I noticed a parallel to this phenomenon when dealing with my own trauma and burnout lately: recovery will also take as much time as you allot, and damn if that’s not a mental and emotional sticking point for those of us who feel like we don’t deserve healing time precisely because of our trauma/burnout.

As I wrote here, “We can’t choose what traumatizes us, but we can choose what heals us.” Choosing to heal – choosing to engage with community, to tune in to one’s body, to breathe easily, to go to therapy, whatever it looks like for you – is acknowledging the validity of one’s trauma, burnout, or chronic stress, and acknowledging that your healing deserves space, time, energy, and empathy.

But as I tried to decompress at the end of this semester, I realized with growing horror that it was taking a long time to try to recalibrate and reset. Did I even have that kind of time? I mean, I was done teaching classes (yay, no more lesson plan prep!) but then I still had final grades. And a cluttered house from a semester’s worth of put-off-til-later mess. Could I justify a day spent doing nothing but puttering around and trying to relax? Did I have the time to use that meditation app I’d installed on my phone and mostly ignored?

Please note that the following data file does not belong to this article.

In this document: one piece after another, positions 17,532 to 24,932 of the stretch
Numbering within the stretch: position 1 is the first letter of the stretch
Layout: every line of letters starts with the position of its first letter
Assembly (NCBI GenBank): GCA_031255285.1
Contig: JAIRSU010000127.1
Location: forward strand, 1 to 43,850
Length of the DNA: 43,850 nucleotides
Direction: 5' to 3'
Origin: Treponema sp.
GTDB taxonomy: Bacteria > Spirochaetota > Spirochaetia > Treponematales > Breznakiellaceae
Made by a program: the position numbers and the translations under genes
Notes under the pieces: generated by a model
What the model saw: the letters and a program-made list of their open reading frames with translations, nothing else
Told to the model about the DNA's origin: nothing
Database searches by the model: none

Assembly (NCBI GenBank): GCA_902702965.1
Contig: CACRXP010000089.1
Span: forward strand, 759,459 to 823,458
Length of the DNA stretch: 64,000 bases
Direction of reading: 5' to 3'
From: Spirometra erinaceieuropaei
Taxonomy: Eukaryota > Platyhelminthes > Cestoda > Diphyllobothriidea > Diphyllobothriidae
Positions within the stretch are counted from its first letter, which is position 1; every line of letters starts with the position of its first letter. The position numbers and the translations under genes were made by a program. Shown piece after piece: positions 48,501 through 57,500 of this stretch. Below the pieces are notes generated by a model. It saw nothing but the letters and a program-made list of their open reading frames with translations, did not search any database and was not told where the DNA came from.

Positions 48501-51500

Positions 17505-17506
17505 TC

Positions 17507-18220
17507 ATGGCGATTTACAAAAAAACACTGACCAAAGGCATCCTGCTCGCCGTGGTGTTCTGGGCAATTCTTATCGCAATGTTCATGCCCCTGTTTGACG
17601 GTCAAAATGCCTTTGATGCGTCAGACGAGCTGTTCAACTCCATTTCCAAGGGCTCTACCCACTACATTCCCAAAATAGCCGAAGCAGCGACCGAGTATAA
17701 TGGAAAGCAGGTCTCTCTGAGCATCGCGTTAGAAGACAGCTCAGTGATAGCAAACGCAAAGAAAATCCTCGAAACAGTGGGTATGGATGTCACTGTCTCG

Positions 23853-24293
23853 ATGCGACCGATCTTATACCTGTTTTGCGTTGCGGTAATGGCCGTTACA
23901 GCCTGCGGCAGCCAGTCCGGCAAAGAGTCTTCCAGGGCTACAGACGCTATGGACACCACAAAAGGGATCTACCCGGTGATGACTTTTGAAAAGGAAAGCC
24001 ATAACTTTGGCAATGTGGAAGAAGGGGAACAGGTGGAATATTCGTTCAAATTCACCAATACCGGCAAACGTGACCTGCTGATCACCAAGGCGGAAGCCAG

Bizarrely, I realized that trauma/burnout recovery is likely to expand and take up space (like the metaphorical goldfish) precisely because tamping it down to keep going and surviving day-to-day denies those experiences their validity, whereas teaching expands like the metaphorical goldfish because we deem teachers’ life/work boundaries and human needs invalid. In the one case, I am forced to let my guard down to let my inner self breathe and heal and recover a bit; in the other case, I must keep my guard up lest teaching take over every spare moment as we’re told it should because we’re incentivized to keep doing it out of love (and the performativity of looking busy in a culture of capitalist overwork is also a valuable social investment).